Allan Miller, founding partner and CIO at UK asset manager SCM Direct, has said in his latest blog posting that UK open ended property funds could be liable for compensation payments of £140m because of the losses imposed on investors by failures to properly address the liquidity crunch that has hit the sector.
Miller writes that SCM warned UK regulator the Financial Conduct Authority on Monday 27 June that physical property funds needed to reprice or suspend trading in their own shares. This is an issue that SCM has pursued with the regulator for the past year – and yet still it failed to ensure that investors were treated fairly in accordance with Treating Customers Fairly (TCF) requirements.
“SCM Direct has been highlighting this serious liquidity issue in retail property funds since August 2015. Yet neither the FCA nor the fund groups ever properly addressed this issue?” Miller writes
“How can you run and market a fund purporting to offer investors daily liquidity when typically, 80-90% of the fund is locked up in illiquid investments that might take several months to sell in a downturn?”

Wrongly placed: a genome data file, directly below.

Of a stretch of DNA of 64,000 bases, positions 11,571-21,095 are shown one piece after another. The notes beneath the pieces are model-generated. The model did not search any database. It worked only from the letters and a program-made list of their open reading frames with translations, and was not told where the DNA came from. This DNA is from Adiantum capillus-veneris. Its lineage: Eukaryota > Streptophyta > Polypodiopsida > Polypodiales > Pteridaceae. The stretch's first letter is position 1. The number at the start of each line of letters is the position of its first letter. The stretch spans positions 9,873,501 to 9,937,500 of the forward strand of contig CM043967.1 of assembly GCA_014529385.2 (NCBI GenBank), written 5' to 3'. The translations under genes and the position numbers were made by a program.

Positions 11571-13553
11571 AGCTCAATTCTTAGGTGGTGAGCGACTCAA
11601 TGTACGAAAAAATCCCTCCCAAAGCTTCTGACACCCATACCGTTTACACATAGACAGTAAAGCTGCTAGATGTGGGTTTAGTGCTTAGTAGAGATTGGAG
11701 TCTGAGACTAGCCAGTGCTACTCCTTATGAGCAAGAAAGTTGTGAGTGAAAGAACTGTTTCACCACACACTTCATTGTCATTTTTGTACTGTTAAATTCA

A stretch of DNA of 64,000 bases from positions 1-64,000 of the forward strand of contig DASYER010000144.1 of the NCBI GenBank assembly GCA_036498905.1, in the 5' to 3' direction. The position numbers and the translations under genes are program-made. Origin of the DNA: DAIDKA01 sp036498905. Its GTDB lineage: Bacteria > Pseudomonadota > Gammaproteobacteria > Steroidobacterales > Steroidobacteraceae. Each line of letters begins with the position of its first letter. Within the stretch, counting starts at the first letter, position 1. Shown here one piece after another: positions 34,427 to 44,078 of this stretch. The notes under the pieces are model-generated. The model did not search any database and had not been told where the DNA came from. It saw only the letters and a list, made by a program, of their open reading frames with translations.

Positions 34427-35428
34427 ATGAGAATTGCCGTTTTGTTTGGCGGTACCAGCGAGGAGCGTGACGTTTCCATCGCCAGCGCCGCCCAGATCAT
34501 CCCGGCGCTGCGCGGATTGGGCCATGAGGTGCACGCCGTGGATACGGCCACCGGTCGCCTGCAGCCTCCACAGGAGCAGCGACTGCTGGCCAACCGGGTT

Miller said that SCM telephoned the FCA Market Abuse line on 27 June to warn of “material over-valuations within many major property fund groups and recommending either funds to be suspended or re-priced to reflect reality of comparable listed property stocks post Brexit”.
The problem was caused by the fact funds marketed as offering daily liquidity to investors were themselves invested in highly illiquid assets. When share prices in companies such as British Land collapsed immediatedly following the referendum vote, it followed that investors would expect the value of the property holdings in the open ended funds to fall. Yet this did not happen immediately, but took almost two weeks before funds significantly marked down the value of their holdings and/or stopped investors from exiting.
“The fundamental question has to be whether or not these groups met at all their requirement to Treat Customers Fairly (TCF)? All firms regulated by the FCA ‘must pay due regard to the interests of its customers and treat them fairly’. The TCF principle aims to raise standards in the way firms carry on their business by introducing changes that will benefit consumers and increase their confidence in the financial services industry. By doing nothing, investors redeeming were almost certain to be selling their units at a materially inflated price, subsidised by the remaining holders in the fund.”
“Should these funds be forced to compensate the fund for transactions they allowed to take place at inflated prices, between the Brexit vote and the time of their suspension? If yes, at what level? If we assume that c. 10% of these funds were redeemed prior to suspension or 15%+ price adjustment, at prices potentially c.10% too high, it has cost the other investors in… eight physical property funds alone c. £140m directly (the eight funds being worth close to £14bn).”